Document Type


Degree Name

Master of Arts (MA)




Faculty of Science

First Advisor

Colleen Loomis

Advisor Role

Thesis Supervisor


The present study, conducted in collaboration with a public school board in southern Ontario, Canada, focused on stakeholders’ perspectives of an English Literacy Development (ELD) program offered in secondary schools within this particular board. The purpose of this research was to identify resources that would help address school absenteeism, credit accumulation and graduation needs of ELD learners, as well as to learn which factors in ELD better assist students who are refugees with school integration and in reaching their academic potentials. The research objectives were (1) to identify factors that influence integration of refugee students in school and (n) to seek better understanding of programs and services designed to support refugee youth, as perceived by students and administrators. An ethnographic case study design of one secondary school in an English-speaking city was used. Six students between the ages of 16 and 20, and two key informants (who served in the role of teacher, principal, or department head) participated in this study. Semi-structured interviews were conducted with key informants. Students participated in both interviews and focus groups Findings revealed that students were unclear of the behavioural norms and disciplines used in Canadian schools, experienced language difficulties that served as barriers to participation and academic achievement, and instigated or participated in fist fights as a response to anti-immigrant racism. Findings have implications for continued support (both academic and social), school organized activities and leadership opportunities for adolescent students who are refugees.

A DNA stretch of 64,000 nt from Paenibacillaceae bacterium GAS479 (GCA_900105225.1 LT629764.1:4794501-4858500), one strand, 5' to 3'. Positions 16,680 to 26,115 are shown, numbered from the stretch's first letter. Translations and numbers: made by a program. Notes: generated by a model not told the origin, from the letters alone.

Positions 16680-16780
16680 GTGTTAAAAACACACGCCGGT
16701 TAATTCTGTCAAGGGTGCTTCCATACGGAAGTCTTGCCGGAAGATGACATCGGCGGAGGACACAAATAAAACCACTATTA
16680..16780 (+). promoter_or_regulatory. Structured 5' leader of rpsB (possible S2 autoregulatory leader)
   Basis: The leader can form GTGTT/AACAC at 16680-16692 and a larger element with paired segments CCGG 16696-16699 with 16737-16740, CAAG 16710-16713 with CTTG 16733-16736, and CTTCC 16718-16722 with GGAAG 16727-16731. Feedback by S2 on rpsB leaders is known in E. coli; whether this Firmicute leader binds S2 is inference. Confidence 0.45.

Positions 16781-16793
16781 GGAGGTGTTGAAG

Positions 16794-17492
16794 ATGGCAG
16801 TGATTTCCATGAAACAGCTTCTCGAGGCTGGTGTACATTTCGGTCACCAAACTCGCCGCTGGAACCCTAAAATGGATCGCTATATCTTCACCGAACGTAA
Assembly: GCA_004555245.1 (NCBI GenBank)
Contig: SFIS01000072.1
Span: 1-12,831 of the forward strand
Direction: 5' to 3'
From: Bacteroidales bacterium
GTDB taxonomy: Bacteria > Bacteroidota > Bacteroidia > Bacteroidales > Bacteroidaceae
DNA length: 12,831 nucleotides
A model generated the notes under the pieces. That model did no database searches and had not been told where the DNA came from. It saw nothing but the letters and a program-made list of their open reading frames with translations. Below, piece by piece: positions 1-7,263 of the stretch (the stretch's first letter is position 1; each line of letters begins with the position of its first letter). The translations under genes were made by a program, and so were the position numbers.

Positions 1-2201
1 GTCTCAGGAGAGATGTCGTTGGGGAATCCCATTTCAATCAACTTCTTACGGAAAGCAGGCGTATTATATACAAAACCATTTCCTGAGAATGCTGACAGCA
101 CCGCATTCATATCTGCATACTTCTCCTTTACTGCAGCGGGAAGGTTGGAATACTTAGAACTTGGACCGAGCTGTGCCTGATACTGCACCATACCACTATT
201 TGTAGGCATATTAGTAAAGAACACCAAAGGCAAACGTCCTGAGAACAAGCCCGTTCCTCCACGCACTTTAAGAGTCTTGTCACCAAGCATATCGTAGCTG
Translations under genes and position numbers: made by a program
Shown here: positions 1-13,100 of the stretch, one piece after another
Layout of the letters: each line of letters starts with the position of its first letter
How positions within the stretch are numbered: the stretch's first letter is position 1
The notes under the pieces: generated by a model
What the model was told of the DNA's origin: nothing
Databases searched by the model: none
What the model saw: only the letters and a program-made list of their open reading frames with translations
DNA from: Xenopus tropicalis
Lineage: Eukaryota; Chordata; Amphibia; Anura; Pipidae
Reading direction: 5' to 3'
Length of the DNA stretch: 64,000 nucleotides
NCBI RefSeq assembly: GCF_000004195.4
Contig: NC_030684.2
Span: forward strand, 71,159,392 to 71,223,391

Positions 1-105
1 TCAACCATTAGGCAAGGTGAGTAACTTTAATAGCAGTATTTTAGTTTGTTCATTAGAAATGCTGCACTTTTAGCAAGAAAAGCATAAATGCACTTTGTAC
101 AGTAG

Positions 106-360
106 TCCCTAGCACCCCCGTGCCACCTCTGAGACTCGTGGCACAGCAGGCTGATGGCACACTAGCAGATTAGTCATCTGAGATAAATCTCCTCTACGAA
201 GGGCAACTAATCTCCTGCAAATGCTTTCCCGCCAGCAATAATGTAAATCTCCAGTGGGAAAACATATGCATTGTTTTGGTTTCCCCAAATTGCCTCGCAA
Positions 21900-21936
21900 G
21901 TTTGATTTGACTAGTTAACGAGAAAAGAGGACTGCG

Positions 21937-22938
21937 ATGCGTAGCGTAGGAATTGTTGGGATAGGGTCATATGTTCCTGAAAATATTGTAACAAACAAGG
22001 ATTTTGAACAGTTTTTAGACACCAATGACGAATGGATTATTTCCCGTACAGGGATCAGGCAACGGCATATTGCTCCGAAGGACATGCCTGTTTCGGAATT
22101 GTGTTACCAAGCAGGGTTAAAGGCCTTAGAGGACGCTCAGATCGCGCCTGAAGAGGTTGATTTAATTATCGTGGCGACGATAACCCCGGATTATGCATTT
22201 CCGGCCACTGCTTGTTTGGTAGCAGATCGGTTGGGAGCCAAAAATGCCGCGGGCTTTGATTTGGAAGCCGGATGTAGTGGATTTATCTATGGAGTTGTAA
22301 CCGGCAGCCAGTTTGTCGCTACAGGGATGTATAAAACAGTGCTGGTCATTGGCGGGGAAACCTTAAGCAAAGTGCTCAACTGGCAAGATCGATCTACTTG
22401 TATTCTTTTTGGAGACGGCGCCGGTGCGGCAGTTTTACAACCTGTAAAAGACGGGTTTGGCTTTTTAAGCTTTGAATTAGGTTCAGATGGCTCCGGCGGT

Convocation Year


Included in

Psychology Commons